Tower bosses have reported a net profit after tax of $13.1 million for the six months ended 31 March 2014.
While the figures represented a 70% drop on the NPAT of $44.2 million in the previous corresponding period, that included significant abnormal profit and earnings from the health, life and investment units that were divested.
Tower Chairman Michael Stiassny
said the result was solid and an indication of the underlying strength of the general insurance business, which had been impacted during the period by a number of severe weather events
“Tower has made good progress against its key metrics and strategic priorities, and is well advanced in the execution of its core strategy to deliver growth and sustainable shareholder returns,” he said.
CEO David Hancock said over the past six months the organisation had been deeply engaged in executing its refreshed general insurance strategy to provide both an improved experience for customers and continued strong returns for shareholders.
“We’re an old company with a lot of new ideas about how to better deliver to our customers, and we’re encouraged by the number of green shoots that are already visible. Customer retention, brand recognition and net promoter score have all improved over the first six months of the year,” he said.
“Significant work has also been undertaken to take advantage of technology shifts to improve our direct business, launch new products and services such as our innovative SmartDriver app and provide better value to our customers.”
Gross written premium increased 5% on the previous corresponding period, supported by premium growth to reflect earlier rises in reinsurance costs. Net earned premium increased 7.7% to $115.6 million.
Hancock said Tower’s result for the first six months of the year was particularly pleasing given the abnormal weather patterns that continued to impact the local insurance industry.
Large claim events
in New Zealand and the Pacific cost $4.8 million before tax compared to $3.3 million in the previous corresponding period. Significant New Zealand events
in the first half of the year included floods in the South Island and the impact of Cyclone Lusi.
In the Pacific, despite a cyclone in Tonga and suspected arson activity in the Cook Islands, normalised NPAT recovered to $2.7 million in 1H14.
Hancock said management would continue to focus on the reduction of cost within the business.
Life insurance business Tower Life (N.Z) Limited reported NPAT of $3.7 million, well above the full year plan of $2.8 million due to one-off earnings improvement. The business has a closed book in run-off with no new business being written. Tower continues to receive approaches about its Life business and will continue to evaluate these.
Hancock said Tower continued to work hard to deliver value to shareholders.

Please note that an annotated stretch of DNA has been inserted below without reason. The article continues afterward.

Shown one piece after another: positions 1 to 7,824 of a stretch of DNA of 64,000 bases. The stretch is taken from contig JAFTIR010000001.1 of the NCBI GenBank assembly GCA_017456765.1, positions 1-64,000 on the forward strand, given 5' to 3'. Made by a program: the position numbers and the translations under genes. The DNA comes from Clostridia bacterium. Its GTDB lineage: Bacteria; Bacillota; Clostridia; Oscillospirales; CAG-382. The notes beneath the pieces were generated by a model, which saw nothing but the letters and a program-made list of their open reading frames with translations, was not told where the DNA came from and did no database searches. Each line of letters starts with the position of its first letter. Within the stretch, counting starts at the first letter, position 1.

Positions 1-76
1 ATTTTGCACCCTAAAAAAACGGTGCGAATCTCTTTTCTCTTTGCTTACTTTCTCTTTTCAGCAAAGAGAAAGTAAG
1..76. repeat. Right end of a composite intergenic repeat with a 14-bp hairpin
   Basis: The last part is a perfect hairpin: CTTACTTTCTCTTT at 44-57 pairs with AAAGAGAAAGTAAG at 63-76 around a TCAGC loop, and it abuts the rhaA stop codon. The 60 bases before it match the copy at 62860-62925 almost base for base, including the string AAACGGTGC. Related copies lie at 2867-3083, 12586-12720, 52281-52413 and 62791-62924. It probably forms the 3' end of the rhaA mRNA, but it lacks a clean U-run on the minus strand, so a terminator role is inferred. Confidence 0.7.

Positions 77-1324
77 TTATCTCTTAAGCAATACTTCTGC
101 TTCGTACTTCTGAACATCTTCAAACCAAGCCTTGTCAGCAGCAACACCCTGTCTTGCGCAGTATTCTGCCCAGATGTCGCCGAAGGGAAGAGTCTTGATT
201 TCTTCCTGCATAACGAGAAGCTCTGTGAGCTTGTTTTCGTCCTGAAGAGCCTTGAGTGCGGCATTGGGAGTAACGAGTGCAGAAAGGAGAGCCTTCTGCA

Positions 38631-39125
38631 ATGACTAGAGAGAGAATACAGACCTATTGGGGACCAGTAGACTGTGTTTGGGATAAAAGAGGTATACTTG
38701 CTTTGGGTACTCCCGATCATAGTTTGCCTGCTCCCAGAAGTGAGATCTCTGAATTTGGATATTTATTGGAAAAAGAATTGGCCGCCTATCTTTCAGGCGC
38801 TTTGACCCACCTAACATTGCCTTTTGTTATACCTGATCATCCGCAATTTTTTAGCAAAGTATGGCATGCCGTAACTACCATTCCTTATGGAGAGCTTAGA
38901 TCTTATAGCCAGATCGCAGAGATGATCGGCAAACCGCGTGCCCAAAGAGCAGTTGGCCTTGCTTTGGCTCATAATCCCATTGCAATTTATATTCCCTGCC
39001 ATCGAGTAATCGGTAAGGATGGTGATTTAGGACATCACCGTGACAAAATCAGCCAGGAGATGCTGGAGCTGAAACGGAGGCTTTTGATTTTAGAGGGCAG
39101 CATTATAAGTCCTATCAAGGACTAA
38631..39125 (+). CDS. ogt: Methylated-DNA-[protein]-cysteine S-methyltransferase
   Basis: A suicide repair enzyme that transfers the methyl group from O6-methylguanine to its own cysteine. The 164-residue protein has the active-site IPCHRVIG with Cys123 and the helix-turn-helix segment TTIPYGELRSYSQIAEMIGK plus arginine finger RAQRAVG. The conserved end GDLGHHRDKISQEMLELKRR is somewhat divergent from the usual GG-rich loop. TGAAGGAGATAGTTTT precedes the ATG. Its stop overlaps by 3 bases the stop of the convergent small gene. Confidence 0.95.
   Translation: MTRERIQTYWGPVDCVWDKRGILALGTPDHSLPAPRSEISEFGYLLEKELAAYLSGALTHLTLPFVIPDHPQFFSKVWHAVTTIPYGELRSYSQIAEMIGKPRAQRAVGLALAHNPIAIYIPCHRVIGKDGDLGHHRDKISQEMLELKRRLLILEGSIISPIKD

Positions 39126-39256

In January, Tower returned $52.6 million to shareholders through a voluntary share buy back, taking total capital returned to shareholders in the last 13 months to $171.8 million. In April, Tower repaid $81.8 million in bonds to become debt free.
Tower has responded to shareholder requests for a cost-effective solution to dispose of small parcels of shares in the company and has announced a share cancellation programme offering shareholders with fewer than 200 shares the opportunity to have Tower cancel them free of any brokerage charges.
Hancock said Tower remained a very well capitalised business and was carrying $43 million in capital above solvency requirements at the business level and an additional $35 million at the corporate level.
The regulatory environment is expected to allow the release of this capital for growth or shareholder returns in the medium-term.
Over the next 6-12 months Hancock said Tower’s focus would be to:
- Drive growth and efficiency through staff engagement;
- Unlock significant brand potential through customer service;
- Maintain a leading position in attractive Pacific markets;
- Deliver financial performance;
- Efficiently manage risk and capital for better returns; and
- Capitalise on the opportunities presented by industry consolidation.
Stiassny said Tower remained an attractive yield stock with a dividend ratio at 90%-100% of NPAT. The Board had determined that a half year dividend of 6.5 cents per share (unimputed) appropriately reflected the company’s performance and would be paid for the six months ended 31 March 2014.
Both Stiassny and Hancock offered their heartfelt thoughts for the family of team member Blessie Gotingco this morning.
Chairman Michael Stiassny
and CEO David Hancock both told attendees at the start of the meeting they and their fellow workers at Tower wanted to acknowledge the ongoing police investigation into her disappearance.